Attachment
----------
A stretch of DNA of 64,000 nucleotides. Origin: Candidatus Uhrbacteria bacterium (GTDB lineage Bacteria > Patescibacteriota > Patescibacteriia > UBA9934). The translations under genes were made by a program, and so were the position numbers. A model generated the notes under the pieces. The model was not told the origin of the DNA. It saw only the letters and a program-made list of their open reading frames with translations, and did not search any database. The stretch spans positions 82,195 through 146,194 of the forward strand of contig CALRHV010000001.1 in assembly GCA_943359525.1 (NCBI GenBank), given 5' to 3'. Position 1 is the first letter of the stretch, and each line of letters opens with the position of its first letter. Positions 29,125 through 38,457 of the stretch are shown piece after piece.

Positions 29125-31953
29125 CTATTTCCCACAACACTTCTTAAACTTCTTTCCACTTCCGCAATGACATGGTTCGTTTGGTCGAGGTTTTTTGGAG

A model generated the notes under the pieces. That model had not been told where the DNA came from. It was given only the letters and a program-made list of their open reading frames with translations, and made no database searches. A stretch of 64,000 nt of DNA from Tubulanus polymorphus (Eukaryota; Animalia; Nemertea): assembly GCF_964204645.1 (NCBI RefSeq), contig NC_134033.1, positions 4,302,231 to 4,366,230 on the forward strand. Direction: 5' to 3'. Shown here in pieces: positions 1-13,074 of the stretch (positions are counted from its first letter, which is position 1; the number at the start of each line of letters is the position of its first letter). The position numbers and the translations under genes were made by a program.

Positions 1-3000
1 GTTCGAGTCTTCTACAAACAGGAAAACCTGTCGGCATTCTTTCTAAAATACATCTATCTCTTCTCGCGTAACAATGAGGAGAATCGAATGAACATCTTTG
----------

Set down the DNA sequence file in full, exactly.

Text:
A stretch of DNA of 64,000 nucleotides. Origin: Candidatus Uhrbacteria bacterium (GTDB lineage Bacteria > Patescibacteriota > Patescibacteriia > UBA9934). The translations under genes were made by a program, and so were the position numbers. A model generated the notes under the pieces. The model was not told the origin of the DNA. It saw only the letters and a program-made list of their open reading frames with translations, and did not search any database. The stretch spans positions 82,195 through 146,194 of the forward strand of contig CALRHV010000001.1 in assembly GCA_943359525.1 (NCBI GenBank), given 5' to 3'. Position 1 is the first letter of the stretch, and each line of letters opens with the position of its first letter. Positions 29,125 through 38,457 of the stretch are shown piece after piece.

Positions 29125-31953
29125 CTATTTCCCACAACACTTCTTAAACTTCTTTCCACTTCCGCAATGACATGGTTCGTTTGGTCGAGGTTTTTTGGAG

A model generated the notes under the pieces. That model had not been told where the DNA came from. It was given only the letters and a program-made list of their open reading frames with translations, and made no database searches. A stretch of 64,000 nt of DNA from Tubulanus polymorphus (Eukaryota; Animalia; Nemertea): assembly GCF_964204645.1 (NCBI RefSeq), contig NC_134033.1, positions 4,302,231 to 4,366,230 on the forward strand. Direction: 5' to 3'. Shown here in pieces: positions 1-13,074 of the stretch (positions are counted from its first letter, which is position 1; the number at the start of each line of letters is the position of its first letter). The position numbers and the translations under genes were made by a program.

Positions 1-3000
1 GTTCGAGTCTTCTACAAACAGGAAAACCTGTCGGCATTCTTTCTAAAATACATCTATCTCTTCTCGCGTAACAATGAGGAGAATCGAATGAACATCTTTG